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A Former Amazon Corporate Employee Claims She Was a Victim of ‘Draconian Employment’ Conditions

A former Amazon employee is suing the e-commerce giant, alleging that the company failed to provide her with reasonable accommodations for disabilities resulting from the impacts of long-Covid symptoms.

Plaintiff Brittany Hope previously worked as a brand manager for The Drop, Amazon’s fashion line, a role that she was promoted to in December 2019. In a complaint filed Monday in a U.S. District Court in the Southern District of New York, Hope claimed that Amazon refused to accept doctors’ notes that supported the need for an extended period of leave after contracting Covid-19 early on in the pandemic.

Amazon ultimately fired Hope “when her struggles with long Covid made it challenging for her to be always on call by phone, email and text,” the complaint alleges. Hope also said that Amazon billed her $12,000 for a “purported salary overpayment” and claimed that she abandoned her job.

As an office employee at Amazon, Hope claims in the suit that she was “subjected to the same draconian employment policies” that had previously been documented among Amazon’s warehouse staff in a New York Times article from 2021. According to this article, Amazon warehouse employees were often subjected to intense monitoring program and disciplined for unexcused pauses in work.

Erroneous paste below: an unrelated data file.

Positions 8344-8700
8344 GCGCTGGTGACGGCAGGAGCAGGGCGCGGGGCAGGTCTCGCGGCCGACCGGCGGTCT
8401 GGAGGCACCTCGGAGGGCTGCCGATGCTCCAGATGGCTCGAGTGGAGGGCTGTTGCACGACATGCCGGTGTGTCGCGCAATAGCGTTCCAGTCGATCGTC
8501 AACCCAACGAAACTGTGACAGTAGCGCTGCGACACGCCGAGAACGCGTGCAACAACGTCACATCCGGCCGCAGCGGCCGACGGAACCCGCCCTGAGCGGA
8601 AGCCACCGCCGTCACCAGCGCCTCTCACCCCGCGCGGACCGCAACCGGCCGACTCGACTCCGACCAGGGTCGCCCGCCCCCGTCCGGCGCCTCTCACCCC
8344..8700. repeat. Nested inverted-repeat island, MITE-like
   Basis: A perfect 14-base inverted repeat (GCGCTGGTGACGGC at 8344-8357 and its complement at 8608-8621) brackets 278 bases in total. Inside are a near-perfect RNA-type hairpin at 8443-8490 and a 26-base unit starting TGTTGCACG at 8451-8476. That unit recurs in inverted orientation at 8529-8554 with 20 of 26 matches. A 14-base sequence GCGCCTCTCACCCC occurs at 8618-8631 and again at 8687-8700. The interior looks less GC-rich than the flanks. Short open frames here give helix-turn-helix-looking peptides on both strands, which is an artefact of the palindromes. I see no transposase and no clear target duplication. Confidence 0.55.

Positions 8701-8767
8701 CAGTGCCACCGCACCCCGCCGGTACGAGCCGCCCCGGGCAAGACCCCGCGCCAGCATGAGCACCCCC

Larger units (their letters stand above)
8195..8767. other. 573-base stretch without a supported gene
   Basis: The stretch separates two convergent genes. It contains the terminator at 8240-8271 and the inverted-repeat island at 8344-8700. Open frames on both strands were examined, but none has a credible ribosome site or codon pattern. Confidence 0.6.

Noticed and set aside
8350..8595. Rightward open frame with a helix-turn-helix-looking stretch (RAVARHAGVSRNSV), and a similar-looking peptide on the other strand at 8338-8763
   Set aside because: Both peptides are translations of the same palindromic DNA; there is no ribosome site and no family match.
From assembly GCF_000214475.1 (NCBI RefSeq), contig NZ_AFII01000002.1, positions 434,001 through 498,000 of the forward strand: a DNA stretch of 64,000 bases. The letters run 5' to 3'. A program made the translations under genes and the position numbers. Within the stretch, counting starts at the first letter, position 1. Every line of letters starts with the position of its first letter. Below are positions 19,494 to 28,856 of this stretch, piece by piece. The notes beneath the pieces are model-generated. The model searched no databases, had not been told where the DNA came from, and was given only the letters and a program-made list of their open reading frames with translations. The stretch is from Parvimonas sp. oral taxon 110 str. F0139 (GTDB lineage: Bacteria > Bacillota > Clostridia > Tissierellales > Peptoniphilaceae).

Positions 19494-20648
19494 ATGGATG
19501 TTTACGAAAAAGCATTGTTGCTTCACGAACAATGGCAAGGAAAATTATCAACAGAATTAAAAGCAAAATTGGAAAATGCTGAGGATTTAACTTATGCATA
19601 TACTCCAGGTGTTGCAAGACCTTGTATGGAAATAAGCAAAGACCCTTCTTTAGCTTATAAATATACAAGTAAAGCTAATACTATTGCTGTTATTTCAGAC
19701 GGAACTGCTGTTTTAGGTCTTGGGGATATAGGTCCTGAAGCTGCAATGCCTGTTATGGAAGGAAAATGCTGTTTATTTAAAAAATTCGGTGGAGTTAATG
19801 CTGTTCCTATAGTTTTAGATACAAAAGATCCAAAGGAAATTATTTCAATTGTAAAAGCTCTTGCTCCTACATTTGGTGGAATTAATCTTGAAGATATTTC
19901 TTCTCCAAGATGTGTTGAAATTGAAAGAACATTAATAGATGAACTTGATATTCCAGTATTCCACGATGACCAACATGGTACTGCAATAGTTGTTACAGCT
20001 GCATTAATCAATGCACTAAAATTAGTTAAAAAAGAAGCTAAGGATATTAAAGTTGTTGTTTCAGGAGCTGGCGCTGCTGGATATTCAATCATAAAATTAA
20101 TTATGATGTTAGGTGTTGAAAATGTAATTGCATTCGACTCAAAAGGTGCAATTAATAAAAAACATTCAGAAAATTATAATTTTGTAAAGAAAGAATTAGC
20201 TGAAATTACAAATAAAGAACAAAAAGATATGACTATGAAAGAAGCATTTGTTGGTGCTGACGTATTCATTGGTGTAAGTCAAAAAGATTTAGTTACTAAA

“Given that this matter was recently filed, we’re not in a position to comment on the case at this time,” an Amazon spokesperson said in a comment.

According to the suit, Hope alleges she had difficulties attempting to file for medical leave and was ultimately terminated for job abandonment while she was on leave.

The suit marks the latest example of Amazon employees defending their rights as workers.

Last month, employees at an Amazon warehouse on New York’s Staten Island officially formed a union, becoming the first Amazon group to do so. According the union’s website, the group proposed eight immediate changes that aim to improve the lives of all associates including a 7.5% inflation adjustment on associate wages, ending the overtime cap on part-time and flex associates, and sending workers home with pay when injured on the job instead of having them use their personal PTO.

This week, however, employees at a second Amazon warehouse on New York’s Staten Island voted against forming a union.

Amazon last week reported a $3.8 billion net loss in the first quarter, compared to a net income of $8.1 billion in the same period last year. Amazon said that its first quarter performance includes a pre-tax valuation loss of $7.6 billion due to its investment in electric car company Rivian Automotive, resulting in the net loss.

Amazon CEO Andy Jassy also said that the war in Ukraine and inflation and supply chain pressures have hindered its business.

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